View From the Road

A View From the Road: Cut/Scene

John Funk | 17 Aug 2009 17:00
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"Cutscenes are obsolete."

This would be my coworker Jordan Deam speaking on the ride home from a concert. When asked why, he elaborated: To him, cutscenes just take you out of the game. You can't interact with them, and it's essentially just watching a movie - a (relatively) poorly-written-and-acted movie. Storytelling in games, he thinks, has moved beyond these static cutscenes - just look at Portal, which manages to communicate an interesting plot without ever taking you out of its first-person perspective or bashing you over the head with a cutscene.

Maybe he has something of a point. Many games these days are all about letting the player tell their own story. Two titles that come to mind representing this "vanguard" of storytelling are Mass Effect 2 and Heavy Rain, both of which allow you to choose actions in real-time during cutscenes, the results of which alter the plot and making it more of an unique experience defined by the player. Don't like the informant giving you lip? Shove him out a window. That's if they necessarily force players to advance the story at all - you could just chill in the worlds of GTA4, Fallout 3, Oblivion, or any other of these open-ended worlds all day and do what you like, cutscenes and storyline be damned.

But as single-player games move away from the age of the cutscene, MMOGs are going the opposite direction. If the cutscene is obsolete, why was it so fascinating to see a story driven by cinematics when I took a look at Aion a couple of weeks ago? Aion wasn't the first MMOG I'd seen in recent memory to feature a cutscene, either - at the end of a long quest chain in Wrath of the Lich King's Northrend, you're rewarded with an epic scene depicting the battle at the Wrathgate. The Wrathgate event is considered by many to be WotLK's own Crowning Moment of Awesome.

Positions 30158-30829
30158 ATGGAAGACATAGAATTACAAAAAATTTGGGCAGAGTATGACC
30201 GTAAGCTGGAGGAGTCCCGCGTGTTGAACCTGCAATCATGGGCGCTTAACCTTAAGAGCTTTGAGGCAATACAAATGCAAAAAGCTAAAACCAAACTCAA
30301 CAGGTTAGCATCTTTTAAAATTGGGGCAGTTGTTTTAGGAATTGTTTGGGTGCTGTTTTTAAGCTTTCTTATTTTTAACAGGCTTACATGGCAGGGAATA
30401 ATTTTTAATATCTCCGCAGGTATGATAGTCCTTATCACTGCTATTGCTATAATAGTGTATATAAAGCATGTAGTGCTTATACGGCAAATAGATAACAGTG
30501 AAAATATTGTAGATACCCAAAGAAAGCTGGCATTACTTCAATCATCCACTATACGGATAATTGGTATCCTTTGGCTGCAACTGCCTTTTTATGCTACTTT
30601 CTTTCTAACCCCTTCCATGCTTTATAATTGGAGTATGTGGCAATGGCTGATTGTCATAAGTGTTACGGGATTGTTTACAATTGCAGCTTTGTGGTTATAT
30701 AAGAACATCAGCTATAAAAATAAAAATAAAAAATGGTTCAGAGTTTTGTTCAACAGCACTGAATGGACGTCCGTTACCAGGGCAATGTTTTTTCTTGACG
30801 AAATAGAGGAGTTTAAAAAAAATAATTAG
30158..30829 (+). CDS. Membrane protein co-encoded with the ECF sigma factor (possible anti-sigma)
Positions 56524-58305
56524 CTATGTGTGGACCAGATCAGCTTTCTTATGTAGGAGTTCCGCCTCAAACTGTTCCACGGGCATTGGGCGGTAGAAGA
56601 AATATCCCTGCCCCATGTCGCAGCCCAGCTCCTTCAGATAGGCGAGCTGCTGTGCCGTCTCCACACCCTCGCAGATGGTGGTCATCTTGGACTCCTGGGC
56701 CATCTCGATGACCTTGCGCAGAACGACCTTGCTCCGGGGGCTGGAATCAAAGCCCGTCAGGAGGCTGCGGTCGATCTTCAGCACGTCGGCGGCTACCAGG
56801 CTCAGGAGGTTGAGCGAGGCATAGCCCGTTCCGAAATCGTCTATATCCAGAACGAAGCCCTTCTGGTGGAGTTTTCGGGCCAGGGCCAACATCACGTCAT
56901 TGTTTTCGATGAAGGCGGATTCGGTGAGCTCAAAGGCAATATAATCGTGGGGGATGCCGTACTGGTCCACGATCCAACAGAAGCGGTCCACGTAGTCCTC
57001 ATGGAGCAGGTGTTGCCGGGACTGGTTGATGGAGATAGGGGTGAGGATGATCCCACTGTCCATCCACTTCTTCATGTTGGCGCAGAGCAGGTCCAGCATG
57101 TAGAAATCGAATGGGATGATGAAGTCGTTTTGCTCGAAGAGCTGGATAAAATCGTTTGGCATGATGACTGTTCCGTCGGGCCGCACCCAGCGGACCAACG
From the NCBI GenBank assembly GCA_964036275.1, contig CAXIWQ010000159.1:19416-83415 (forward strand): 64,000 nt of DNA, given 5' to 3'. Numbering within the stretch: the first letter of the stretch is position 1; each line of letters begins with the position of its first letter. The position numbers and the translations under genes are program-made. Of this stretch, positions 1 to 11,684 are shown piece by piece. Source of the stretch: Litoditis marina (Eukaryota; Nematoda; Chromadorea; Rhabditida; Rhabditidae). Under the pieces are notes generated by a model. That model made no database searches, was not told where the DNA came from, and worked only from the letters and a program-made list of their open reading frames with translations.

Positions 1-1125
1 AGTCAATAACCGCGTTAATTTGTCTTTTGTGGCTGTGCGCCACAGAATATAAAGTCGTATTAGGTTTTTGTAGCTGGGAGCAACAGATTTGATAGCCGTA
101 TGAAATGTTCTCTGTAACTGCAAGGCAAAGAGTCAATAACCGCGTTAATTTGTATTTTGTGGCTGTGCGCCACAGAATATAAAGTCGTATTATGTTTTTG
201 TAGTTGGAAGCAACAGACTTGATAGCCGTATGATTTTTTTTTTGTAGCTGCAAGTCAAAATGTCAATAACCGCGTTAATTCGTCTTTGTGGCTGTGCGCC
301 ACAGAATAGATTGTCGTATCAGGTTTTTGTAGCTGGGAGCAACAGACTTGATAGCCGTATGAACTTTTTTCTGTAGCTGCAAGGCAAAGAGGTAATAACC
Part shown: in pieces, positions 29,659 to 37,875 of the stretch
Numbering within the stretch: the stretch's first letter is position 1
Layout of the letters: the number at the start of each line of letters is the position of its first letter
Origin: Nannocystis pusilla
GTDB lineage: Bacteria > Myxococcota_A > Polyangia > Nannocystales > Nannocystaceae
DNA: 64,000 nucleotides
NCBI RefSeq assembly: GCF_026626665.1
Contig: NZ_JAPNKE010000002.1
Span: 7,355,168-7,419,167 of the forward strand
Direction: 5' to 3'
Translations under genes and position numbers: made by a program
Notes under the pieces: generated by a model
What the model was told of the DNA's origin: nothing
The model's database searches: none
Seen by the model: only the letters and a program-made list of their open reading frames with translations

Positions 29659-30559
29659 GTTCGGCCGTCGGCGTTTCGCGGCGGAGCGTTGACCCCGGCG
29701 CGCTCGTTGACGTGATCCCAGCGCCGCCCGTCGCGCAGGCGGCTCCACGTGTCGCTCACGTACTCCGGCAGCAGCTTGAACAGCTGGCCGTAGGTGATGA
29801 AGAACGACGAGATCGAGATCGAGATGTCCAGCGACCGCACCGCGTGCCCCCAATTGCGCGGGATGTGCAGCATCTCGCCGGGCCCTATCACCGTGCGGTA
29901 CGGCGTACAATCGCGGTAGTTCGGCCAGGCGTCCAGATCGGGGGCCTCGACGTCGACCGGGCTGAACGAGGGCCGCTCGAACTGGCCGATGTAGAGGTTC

Mass Effect 2 and Heavy Rain promise that the player will be able to tell his own story. But in the online space, gamers have been doing that since the days of Ultima Online and EverQuest, and those games had infinitely more stories than even the talented writers at BioWare or Quantic Dream could have ever imagined. In some sense, MMOGs have always been about letting the player tell the story he or she wanted to: Maybe you're a heroic Paladin seeking to rescue the downtrodden, maybe you're a nefarious Rogue looking to make a quick buck... or maybe your Paladin is a Knight Templar who thinks he's more righteous than he actually is. Maybe your Rogue robs from the rich and gives to the poor.

Meanwhile, single-player games have offered a directed story ever since some developer thought "hey, maybe it'd be cool to give our hero a reason to be slicing through the bad guys." It doesn't matter how much the player wants Cloud to become a world-renowned sword-motorcycle-racing champion, because he needs to go get his ass in gear and track down Sephiroth, he's not getting back into Midgar until Disc 2, and - oh yeah - he probably shouldn't spend too much time leveling up Aeris anyway. You're going to play the plot as it's written, dammit!

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